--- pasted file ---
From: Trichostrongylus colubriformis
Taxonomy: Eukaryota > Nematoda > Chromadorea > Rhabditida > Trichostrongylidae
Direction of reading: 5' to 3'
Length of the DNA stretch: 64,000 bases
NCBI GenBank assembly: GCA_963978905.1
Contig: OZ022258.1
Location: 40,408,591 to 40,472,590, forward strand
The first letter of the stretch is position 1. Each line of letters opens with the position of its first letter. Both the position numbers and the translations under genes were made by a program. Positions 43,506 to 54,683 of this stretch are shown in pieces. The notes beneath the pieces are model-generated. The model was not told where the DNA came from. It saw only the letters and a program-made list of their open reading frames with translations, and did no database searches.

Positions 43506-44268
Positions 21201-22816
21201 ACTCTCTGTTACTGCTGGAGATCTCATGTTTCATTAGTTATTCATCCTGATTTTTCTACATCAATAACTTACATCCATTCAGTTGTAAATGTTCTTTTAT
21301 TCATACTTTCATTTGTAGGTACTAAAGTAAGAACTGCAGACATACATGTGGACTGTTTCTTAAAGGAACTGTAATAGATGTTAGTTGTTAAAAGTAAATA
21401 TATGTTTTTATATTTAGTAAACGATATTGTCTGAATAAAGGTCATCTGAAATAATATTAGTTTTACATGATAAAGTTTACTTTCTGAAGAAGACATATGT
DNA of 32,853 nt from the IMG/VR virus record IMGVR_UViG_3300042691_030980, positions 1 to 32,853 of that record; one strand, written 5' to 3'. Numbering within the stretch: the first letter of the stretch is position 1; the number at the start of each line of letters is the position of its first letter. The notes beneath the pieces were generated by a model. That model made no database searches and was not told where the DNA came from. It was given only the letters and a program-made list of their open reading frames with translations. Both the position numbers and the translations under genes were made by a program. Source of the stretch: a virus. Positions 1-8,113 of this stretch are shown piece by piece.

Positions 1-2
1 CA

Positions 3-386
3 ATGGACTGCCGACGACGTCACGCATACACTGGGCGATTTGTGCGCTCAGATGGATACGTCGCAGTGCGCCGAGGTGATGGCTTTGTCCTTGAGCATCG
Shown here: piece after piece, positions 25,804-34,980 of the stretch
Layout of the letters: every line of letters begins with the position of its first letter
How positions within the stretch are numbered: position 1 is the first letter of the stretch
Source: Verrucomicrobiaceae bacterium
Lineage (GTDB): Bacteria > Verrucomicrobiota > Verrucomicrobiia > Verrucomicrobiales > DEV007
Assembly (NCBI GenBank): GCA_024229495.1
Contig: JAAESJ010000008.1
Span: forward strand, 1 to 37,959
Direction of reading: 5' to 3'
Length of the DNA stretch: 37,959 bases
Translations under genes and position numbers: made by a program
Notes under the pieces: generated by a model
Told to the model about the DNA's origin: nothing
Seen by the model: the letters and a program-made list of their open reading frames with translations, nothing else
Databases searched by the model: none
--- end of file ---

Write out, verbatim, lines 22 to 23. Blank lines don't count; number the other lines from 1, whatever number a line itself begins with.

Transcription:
Source: Verrucomicrobiaceae bacterium
Lineage (GTDB): Bacteria > Verrucomicrobiota > Verrucomicrobiia > Verrucomicrobiales > DEV007